· 2 min read · Features

How to meet the expectations of the i-generation

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The 'i-generation'of high fliers has arrived and organisations are being forced to ring in the changes to attract, retain and develop the best young talent.

Today's graduates are far more demanding than those starting out 15 to 20 years ago. We were equally ambitious, but were prepared to meld more readily to an organisation's culture. The i-generation has grown up with instant access to a wealth of information and is more worldly-wise as a result.

They have greater expectations from an employer: they expect to be more informed and engaged in decision-making processes; and they expect a wider range of opportunities for career progression.

The old habit of top down management therefore has to change - the i-generation will challenge any suspicion of being sold a corporate line and if they don't believe the organisation will deliver, they will be off.

Jumping ship is not so easy during the recession, though, which means young managers are demanding tailored training and skills development to maximise future employability, both with their current employer in fast-changing times, and elsewhere.

So what does it take to adapt to the i-generation?

Career development

The traditional annual appraisal is becoming outdated - it is seen by many as a mechanical form-filling process and a waste of time. Appraisals are still very important, but line managers must engage in meaningful career development discussions with individuals that include longer-term development and career prospects. Line managers, who often feel there are more pressing matters, need to be given help to develop better coaching skills. There is also nothing like senior management endorsement to convey the importance of these discussions.

Engagement in learning

Training is traditionally skills-focused and often fails to connect the individual with the organisation. In the past there has been little alignment between training and overall business objectives. There is an increasing need to implement highly relevant bespoke training courses, putting emphasis on how to apply the learning to the tasks faced by staff in their role come Monday morning.

Integrating specific and real business projects into workshops increase effectiveness and engagement. Participants focus on the organisation's objectives, while peer group co-coaching is an effective way to resolve real challenges in the workplace as well as learn skills useful in effective people management.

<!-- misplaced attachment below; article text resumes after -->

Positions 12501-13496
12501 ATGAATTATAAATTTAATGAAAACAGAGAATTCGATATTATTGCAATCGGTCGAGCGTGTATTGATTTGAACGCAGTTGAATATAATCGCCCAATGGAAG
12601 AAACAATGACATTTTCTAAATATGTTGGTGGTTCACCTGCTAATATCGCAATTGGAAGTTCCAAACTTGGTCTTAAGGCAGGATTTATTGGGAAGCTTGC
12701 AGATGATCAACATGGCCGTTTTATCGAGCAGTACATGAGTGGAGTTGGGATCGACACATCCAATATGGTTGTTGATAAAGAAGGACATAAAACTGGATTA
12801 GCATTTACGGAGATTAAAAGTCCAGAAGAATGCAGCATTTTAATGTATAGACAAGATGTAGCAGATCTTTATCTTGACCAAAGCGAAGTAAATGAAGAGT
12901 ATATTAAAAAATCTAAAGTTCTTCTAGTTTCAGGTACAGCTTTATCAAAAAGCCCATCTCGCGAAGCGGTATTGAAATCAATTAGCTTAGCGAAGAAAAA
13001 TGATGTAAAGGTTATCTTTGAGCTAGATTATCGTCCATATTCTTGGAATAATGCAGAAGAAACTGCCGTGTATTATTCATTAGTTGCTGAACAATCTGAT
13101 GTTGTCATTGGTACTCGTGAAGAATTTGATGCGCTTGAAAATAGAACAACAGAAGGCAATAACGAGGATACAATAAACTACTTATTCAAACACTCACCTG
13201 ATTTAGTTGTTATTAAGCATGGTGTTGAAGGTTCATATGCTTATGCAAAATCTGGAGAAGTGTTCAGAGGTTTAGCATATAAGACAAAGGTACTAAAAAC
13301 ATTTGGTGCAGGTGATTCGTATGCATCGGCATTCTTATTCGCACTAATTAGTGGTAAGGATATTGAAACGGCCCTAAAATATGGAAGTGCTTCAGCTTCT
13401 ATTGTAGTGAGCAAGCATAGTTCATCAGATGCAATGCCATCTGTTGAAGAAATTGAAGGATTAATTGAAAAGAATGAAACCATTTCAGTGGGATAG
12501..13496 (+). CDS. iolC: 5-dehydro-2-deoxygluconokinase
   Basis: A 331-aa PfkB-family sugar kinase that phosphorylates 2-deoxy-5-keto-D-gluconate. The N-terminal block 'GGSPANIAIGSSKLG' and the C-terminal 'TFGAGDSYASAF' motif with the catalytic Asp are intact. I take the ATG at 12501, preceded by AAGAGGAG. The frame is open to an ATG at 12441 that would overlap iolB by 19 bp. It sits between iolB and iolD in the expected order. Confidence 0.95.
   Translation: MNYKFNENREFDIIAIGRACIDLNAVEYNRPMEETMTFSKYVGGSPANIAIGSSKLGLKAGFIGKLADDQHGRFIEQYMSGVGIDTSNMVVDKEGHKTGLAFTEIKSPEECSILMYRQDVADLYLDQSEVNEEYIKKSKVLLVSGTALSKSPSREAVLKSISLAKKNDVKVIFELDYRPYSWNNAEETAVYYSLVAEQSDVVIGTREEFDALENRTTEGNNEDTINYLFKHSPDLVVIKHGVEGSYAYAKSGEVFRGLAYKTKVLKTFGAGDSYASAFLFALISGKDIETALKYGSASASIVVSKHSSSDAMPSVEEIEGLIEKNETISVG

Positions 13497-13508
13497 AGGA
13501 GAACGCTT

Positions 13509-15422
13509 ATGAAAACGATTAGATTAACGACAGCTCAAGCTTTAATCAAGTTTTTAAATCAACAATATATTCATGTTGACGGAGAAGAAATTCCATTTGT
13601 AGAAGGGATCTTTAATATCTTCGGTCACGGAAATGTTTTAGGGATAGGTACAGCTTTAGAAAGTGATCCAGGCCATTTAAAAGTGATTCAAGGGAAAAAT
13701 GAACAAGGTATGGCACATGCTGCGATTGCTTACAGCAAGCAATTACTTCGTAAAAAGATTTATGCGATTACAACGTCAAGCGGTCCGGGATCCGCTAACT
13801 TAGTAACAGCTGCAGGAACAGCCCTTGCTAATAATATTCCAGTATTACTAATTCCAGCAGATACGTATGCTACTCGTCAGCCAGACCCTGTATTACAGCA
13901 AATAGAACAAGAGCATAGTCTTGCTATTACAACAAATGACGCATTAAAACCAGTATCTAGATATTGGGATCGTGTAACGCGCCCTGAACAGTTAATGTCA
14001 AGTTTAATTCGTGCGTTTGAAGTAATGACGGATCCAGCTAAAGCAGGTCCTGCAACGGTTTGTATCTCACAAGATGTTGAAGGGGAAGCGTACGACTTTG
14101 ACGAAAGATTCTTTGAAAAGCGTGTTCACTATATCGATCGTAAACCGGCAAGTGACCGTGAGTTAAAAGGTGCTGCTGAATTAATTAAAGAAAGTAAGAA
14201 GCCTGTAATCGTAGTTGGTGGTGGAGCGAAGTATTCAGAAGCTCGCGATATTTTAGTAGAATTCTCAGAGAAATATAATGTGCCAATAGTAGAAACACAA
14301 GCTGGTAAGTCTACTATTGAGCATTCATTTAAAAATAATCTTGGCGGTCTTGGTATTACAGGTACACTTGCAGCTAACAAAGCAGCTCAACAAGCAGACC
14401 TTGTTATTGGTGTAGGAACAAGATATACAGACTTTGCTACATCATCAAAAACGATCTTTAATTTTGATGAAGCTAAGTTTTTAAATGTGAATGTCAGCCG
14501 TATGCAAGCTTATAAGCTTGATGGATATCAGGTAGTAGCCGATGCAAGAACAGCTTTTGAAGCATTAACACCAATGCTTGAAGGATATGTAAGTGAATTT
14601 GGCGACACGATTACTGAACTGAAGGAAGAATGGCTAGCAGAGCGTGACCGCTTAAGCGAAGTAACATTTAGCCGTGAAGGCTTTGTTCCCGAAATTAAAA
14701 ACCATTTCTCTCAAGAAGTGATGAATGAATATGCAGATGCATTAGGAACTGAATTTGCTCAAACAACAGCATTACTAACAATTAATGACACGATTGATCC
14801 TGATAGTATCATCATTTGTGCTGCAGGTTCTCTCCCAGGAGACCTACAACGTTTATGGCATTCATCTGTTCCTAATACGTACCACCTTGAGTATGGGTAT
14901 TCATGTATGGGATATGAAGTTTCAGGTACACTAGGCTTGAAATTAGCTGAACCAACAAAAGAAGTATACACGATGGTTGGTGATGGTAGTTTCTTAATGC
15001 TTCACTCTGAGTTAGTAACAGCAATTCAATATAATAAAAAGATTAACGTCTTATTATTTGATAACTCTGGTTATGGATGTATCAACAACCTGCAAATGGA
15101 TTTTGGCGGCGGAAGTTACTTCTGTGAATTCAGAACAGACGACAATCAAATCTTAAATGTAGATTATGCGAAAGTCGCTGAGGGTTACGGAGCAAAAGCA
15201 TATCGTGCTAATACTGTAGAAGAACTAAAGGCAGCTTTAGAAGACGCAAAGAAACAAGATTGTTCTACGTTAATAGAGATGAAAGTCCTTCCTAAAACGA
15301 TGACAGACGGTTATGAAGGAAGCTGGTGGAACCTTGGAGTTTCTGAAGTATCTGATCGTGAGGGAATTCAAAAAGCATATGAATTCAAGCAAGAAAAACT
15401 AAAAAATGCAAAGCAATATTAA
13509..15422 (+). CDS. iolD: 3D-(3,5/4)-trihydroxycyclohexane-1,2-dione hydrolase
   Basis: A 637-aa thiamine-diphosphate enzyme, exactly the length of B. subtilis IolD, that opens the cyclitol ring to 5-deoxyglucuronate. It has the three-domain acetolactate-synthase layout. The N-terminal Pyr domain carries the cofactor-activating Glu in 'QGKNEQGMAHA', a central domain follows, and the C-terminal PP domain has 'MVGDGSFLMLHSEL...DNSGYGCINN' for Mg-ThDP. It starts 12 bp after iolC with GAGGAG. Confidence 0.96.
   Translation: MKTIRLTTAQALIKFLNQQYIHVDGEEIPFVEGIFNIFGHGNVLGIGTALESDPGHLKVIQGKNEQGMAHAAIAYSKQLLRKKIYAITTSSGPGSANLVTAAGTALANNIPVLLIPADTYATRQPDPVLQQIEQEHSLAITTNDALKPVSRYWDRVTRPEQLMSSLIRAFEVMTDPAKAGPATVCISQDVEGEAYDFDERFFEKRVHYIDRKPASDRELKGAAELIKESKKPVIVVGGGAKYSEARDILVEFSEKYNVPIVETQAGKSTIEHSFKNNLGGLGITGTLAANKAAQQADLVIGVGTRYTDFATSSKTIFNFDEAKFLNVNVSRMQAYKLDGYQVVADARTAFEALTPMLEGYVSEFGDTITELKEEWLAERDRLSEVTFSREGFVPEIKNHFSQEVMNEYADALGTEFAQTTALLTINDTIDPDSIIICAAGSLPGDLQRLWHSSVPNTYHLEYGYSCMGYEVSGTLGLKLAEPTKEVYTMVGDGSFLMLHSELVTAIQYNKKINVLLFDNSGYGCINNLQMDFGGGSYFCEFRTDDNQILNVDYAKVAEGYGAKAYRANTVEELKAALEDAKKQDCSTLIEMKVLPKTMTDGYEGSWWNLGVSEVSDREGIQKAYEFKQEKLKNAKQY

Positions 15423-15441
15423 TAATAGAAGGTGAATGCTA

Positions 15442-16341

The bigger picture

There is often a disconnect between the strategic business overview that senior management hold and down the line, leaving young managers in the dark when it comes to the bigger picture. This can be detrimental to confidence and decision-making.

The i-generation need a more accessible understanding of company strategy. For example, more effective senior managers translate corporate-level objectives and priorities in a way that units and teams can readily relate to and translate into aligned operational priorities and actions.

Communication

It is no longer enough, however, to simply give a clear strategic focus in words and corporate publications  - the new crop of young managers respond far better to the human touch. Technology has provided senior management with a huge opportunity to improve general communication and some chief execs are already engaging the i-generation through new channels such as blogs, podcasts and video links, together with more face-to-face ‘walking about' and more informal interaction.

Work-life balance

The i-generation puts more emphasis on a work-life balance, and the recession has brought this into focus. Organisations that have the confidence to trust younger staff with the responsibility and autonomy that come with flexible and home-working will reap the benefits. Strong and confident line managers trust staff to deliver and to work without direct supervision. They need to be capable of managing through outputs/outcomes rather than focusing on inputs.

The i-generation has a lot to offer. At a time when many organisations can't use pay rises, bonuses or extravagant rewards to maintain talented staff, they need to look for other ways to engage them. By adapting to the development needs and preferences of the i-generation, organisations will be taking an important step towards retaining and developing the senior managers of the future.

Sue Young is principal consultant at Berkshire Consultancy